Thursday, September 2, 2010

The Philippine Informal Sector: Policies, Practices and Perspectives by: Isagani Antonio F. Yuzon

Foreword.In the International Labor Organization's (ILO) Kenya Mission Report, the concept of the informal sector was introduced as that segment whose ?way of doing things was characterized by (a) ease of entry; (b) reliance on indigenous resources; (c)family ownership;(d) small scale operations;(e) labor intensive and adaptive technology; (f) skills acquired outside of the formal sector; (g) unregulated and competitive markets?. Over time, the concept's definition has cannot be denied that the informal sector performs a significant yet contentious role in society. While it has provided jobs and reduced unemployment and underemployment, most informal jobs are low-paying and offer almost no job security at all. Encouraging entrepreneurship to help alleviate poverty, the informal sector by its very nature, has exhibited low compliance with labor standards and tax regulations. Increasing in size and role especially in economic crises and periods of transition, this informal sector is estimated to be about 4%-6% in developed economies to almost 50%-70% in underdeveloped and developing countries.

Thursday, August 26, 2010

The Roots of the Filipino Nation Vol.II by O.D. Corpuz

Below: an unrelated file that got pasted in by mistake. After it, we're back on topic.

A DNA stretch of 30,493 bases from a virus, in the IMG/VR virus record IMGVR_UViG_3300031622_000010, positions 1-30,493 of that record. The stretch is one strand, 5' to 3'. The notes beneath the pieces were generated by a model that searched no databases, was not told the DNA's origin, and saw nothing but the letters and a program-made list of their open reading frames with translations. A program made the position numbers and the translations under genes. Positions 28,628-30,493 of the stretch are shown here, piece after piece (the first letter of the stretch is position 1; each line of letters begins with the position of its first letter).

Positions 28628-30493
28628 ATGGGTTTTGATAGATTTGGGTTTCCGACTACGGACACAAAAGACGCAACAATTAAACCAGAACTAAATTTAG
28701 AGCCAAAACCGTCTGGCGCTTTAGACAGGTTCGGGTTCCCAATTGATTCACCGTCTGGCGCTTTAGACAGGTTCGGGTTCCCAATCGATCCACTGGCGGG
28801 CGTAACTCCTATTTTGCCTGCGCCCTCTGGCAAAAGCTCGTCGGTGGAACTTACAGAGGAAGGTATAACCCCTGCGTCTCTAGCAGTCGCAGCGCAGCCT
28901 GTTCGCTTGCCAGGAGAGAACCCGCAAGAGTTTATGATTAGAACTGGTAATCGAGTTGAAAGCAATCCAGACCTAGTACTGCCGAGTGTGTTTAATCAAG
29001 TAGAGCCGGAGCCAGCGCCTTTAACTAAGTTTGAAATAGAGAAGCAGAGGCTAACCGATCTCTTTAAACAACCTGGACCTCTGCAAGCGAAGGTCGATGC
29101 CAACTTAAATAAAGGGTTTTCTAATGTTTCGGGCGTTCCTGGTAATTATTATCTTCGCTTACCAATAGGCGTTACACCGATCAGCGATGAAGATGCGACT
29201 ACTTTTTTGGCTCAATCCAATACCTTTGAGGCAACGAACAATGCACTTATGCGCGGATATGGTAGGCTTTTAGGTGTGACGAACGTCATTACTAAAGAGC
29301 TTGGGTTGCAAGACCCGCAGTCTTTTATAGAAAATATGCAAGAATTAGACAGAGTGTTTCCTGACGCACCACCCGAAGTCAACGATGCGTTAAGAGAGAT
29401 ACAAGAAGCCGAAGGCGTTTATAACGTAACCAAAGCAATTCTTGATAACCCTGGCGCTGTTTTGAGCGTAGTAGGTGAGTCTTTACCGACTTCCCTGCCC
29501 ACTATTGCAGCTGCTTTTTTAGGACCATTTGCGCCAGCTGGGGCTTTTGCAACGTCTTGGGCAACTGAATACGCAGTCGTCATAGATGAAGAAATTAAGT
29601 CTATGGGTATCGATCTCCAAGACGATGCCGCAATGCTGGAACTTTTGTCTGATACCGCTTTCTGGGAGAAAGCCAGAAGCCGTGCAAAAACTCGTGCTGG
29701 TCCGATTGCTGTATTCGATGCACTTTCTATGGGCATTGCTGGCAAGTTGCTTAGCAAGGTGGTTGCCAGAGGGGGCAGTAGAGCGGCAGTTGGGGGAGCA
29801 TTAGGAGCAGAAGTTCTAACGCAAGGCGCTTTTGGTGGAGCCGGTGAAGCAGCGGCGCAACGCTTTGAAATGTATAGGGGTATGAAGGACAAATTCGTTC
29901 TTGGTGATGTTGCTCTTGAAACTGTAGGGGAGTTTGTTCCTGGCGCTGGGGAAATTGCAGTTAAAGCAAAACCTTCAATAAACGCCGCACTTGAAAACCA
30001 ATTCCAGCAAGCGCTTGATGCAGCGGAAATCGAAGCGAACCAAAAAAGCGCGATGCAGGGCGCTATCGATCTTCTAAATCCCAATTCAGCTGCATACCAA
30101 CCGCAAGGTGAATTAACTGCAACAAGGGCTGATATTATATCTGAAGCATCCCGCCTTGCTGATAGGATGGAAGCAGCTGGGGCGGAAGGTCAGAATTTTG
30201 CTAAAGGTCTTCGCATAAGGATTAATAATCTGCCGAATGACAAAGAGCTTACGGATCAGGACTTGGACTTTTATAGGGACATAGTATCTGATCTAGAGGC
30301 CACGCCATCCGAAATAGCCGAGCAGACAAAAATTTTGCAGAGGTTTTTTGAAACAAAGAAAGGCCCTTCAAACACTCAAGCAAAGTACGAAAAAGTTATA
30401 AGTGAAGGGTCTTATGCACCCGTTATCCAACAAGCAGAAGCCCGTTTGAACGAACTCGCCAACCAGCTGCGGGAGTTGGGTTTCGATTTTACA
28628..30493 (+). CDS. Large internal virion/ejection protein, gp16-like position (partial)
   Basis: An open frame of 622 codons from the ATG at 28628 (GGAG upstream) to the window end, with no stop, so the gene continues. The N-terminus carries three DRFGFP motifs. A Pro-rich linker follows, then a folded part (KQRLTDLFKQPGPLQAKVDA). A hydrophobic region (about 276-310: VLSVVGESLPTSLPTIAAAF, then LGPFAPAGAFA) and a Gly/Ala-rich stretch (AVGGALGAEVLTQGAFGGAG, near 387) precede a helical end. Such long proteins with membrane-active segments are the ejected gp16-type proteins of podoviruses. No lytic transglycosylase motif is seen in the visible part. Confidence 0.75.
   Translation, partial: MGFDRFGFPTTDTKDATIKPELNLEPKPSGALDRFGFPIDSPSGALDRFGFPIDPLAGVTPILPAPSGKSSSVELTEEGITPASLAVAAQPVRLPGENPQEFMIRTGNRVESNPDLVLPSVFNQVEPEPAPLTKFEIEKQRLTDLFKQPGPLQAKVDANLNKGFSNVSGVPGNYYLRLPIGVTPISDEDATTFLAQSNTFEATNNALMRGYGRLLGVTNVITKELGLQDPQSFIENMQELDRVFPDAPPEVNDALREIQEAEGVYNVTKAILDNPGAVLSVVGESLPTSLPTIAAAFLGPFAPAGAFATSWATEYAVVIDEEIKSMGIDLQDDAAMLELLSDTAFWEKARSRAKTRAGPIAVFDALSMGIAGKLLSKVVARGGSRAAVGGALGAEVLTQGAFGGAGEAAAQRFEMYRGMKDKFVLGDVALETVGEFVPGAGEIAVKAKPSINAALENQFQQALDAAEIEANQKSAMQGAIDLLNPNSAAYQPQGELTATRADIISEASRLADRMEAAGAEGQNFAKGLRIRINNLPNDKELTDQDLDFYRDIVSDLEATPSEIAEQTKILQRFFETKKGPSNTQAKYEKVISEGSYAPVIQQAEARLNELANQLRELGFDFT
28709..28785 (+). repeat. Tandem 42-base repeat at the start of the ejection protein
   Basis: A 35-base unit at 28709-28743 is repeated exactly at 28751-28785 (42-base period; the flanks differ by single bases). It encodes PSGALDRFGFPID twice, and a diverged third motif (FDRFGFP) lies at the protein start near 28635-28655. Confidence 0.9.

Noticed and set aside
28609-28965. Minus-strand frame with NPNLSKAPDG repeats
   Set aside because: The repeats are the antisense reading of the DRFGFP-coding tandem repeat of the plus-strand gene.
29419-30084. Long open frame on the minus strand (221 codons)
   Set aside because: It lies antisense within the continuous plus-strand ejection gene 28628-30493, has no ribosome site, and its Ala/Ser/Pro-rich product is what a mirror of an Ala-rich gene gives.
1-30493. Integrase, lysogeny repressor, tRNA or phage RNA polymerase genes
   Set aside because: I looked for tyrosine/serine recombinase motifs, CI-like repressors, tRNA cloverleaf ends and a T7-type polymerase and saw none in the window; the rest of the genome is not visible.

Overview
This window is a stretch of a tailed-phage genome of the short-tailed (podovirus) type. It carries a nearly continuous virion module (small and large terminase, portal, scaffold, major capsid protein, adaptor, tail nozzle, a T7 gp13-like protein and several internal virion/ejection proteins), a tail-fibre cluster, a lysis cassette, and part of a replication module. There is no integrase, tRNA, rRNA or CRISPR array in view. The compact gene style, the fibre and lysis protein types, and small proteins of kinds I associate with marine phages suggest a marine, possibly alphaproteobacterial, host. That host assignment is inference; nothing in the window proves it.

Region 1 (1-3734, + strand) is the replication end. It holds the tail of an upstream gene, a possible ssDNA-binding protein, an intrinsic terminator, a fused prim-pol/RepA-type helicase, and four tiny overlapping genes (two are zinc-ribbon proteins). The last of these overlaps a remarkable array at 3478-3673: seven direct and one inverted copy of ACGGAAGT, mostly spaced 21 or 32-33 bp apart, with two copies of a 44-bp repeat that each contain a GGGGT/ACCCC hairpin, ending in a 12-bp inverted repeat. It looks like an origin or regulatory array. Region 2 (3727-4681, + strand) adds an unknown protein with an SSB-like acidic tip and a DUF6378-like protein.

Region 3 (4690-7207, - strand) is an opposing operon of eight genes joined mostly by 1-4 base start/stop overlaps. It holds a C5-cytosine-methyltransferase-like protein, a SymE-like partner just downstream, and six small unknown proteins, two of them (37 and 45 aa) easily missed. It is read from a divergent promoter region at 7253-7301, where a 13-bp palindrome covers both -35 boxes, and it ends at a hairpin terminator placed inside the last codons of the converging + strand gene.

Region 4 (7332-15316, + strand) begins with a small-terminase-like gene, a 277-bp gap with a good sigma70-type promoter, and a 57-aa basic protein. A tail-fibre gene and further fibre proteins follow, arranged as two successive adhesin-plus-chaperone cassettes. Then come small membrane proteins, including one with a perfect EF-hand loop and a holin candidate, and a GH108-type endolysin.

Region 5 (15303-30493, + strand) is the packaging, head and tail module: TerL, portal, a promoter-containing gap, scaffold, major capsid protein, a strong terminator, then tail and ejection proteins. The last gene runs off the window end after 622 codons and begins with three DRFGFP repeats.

The Roots is above all a Filipino story.
It begins as the story of our ancestors, their differentiation into Muslims and non-Muslim, and then the division of the non-Muslims into Christians and non-Christians.  It tells of their separation for centuries, and then of how the natives, Chinese and Spanish mestizos, and even some full-blooded Spaniards born in Filipinas, united to form the Christian Filipino nation. It tells of the imperfect joining of Christians and Muslims during the American colonial regime, as distinguished for the vision of Rizal and Aguinaldo of a fraternal, all-archipelago union.

Filipino Value System by F. Landa Jocano

This book is about the commonly shared and traditionally established system of values under lying Filipino behavior. This system forms only part of the larger Filipino cultural system. Thus, it is a subsystem. But,unless this subsystem is understood in its proper cultural context, it would be difficult to appreciate its influence on Filipino individual or group behavior.

Battle of Ising by Marie Silva Vallejo

Battle of Ising: The Untold Story of 130th Infantry Regiment in the Liberation of Davao and Mindanao by Marie Silva Vallejo. 
From the Foreword. Philippine history is replete with Filipino heroes. This was especially more so during World War II when the Philippines was invaded by Japan. Many - or most - Filipino heroes, however, are unfortunately unknown to the present generation. Some medals and citations were awarded in the years just following World War II, and memorials and monuments were erected. Although memorial ceremonies were - and continue to be - held, the heroes usually remain in the background as other people take center stage. Thus, the really deserving men and women have faded into obscurity, lumped together in vague generalizations and cliches in speeches and books.
Furthermore, most of the histories of World War II in the Philippines have focused on Luzon. The battles fought on Luzon were, of course, important in the war effort, and in the wresting of the Philippines from the Japanese. But there were significant battles fought in the Visayas and Mindanao, battles which may be known in their immediate locality but not in the national consciousness.